We therefore asked ourselves whether the ants also use the carbon dioxide concentration underground as a cue when they excavate their nests and examined this question by performing different experiments. In the first, we tested whether the ants’ digging activity and soil pellet transport was affected with increasing CO2 concentrations (from atmospheric values to 11%). In the second experiment, we evaluated what CO2 concentration workers prefer for nest digging, using a binary setup, offering atmospheric, shallow soil (1%) and deep soil (4%) CO2 concentrations.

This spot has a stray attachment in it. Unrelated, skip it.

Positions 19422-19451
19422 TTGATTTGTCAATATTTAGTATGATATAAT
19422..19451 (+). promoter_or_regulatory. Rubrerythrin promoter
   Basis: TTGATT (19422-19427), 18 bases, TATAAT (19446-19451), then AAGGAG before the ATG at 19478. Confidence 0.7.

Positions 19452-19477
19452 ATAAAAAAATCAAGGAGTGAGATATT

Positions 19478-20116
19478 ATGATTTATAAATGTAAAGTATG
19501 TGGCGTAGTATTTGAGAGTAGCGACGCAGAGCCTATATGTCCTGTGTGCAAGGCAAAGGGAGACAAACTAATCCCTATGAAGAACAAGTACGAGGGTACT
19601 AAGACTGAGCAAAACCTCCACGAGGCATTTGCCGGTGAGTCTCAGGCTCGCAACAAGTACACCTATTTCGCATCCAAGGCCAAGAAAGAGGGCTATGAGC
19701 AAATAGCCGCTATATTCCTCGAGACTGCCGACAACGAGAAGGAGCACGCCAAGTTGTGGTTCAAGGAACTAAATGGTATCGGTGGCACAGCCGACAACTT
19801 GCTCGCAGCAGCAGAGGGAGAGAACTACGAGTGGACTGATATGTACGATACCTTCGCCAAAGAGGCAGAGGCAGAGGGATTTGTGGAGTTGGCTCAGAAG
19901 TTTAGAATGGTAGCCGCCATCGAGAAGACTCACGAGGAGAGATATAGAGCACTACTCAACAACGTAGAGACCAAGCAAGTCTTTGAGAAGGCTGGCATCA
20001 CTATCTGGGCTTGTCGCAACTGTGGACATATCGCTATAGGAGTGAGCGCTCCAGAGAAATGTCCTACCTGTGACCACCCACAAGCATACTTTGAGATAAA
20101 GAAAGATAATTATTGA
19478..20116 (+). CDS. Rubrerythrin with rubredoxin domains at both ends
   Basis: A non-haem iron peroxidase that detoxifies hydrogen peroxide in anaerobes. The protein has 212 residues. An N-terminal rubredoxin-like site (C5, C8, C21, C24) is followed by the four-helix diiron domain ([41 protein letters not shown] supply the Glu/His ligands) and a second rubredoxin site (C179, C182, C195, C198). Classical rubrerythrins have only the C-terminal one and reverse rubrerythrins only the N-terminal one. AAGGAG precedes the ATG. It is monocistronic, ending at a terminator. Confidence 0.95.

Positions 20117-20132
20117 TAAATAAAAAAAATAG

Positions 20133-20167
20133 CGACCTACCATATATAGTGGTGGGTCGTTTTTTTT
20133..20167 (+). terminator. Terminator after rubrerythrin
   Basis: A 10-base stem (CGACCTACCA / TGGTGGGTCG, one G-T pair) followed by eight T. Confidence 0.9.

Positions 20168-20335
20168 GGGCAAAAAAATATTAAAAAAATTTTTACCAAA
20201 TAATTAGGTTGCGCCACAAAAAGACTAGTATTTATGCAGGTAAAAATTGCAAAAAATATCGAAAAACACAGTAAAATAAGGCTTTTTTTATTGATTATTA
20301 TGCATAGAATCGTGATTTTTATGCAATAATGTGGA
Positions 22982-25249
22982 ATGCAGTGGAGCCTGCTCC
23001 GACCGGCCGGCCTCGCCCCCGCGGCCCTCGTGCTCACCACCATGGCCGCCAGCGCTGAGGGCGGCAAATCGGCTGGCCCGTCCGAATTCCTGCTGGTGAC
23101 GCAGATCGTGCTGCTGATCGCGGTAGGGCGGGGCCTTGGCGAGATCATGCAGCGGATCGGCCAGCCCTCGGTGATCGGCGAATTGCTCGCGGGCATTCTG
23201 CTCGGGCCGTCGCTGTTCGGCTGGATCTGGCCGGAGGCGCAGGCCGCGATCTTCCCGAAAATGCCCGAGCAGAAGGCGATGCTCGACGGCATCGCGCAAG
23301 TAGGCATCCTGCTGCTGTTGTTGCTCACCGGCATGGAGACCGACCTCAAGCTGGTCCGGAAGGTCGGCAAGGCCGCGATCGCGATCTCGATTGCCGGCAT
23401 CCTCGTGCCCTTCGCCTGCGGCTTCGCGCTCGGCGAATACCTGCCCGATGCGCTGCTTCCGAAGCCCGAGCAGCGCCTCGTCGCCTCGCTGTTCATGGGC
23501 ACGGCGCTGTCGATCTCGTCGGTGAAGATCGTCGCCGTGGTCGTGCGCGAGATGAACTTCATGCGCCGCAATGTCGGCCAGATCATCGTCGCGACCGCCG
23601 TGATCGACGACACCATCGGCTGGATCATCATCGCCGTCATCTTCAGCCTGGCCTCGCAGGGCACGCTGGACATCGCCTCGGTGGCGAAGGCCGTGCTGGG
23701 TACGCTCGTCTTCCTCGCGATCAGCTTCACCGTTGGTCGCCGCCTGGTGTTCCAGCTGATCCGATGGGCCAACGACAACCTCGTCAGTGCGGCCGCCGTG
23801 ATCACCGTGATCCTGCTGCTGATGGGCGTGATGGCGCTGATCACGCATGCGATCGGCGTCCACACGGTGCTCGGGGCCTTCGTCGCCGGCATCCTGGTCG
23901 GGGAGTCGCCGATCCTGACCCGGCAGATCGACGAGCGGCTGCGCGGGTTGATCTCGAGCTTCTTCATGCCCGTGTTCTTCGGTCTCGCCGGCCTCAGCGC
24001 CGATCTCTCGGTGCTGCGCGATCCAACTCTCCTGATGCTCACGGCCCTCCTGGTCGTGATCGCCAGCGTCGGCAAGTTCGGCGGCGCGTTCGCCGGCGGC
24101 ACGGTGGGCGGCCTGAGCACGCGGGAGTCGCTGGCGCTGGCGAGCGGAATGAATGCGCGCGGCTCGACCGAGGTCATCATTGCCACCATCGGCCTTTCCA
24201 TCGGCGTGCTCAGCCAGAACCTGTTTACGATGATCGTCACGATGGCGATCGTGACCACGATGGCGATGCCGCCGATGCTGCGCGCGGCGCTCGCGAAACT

Acromyrmex lundii is a species whose nest is usually characterized by having only superficial nest chambers. This is apparently not due to the inability of the ants to excavate under higher CO2 concentrations, as digging activity was comparable whether the ants excavated under atmospheric CO2 concentrations or levels of deeper nesting leaf-cutting ants. Only at 11%, a level so high that it was never measured around any leaf-cutting ant nest (Nielsen et al. 2003), the ants reduced their digging activity. Therefore, a negative effect of CO2 on digging activity does not seem to be the reason why this ant species only excavates superficial chambers. Soil pellet transport away from the digging site, on the other hand, increased when CO2 concentration underground increased. We do not know whether this was because ants were physically unable to excavate and therefore switched to soil carrying (masked at most CO2 levels by replacement workers) or whether ants ‘aimed’ to increase ventilation at the site by creating more open space. When creating a situation where workers could choose where they wanted to dig, they preferred superficial-soil CO2 levels and avoided levels of deeper soil strata. These choices help to explain the ants’ nesting biology.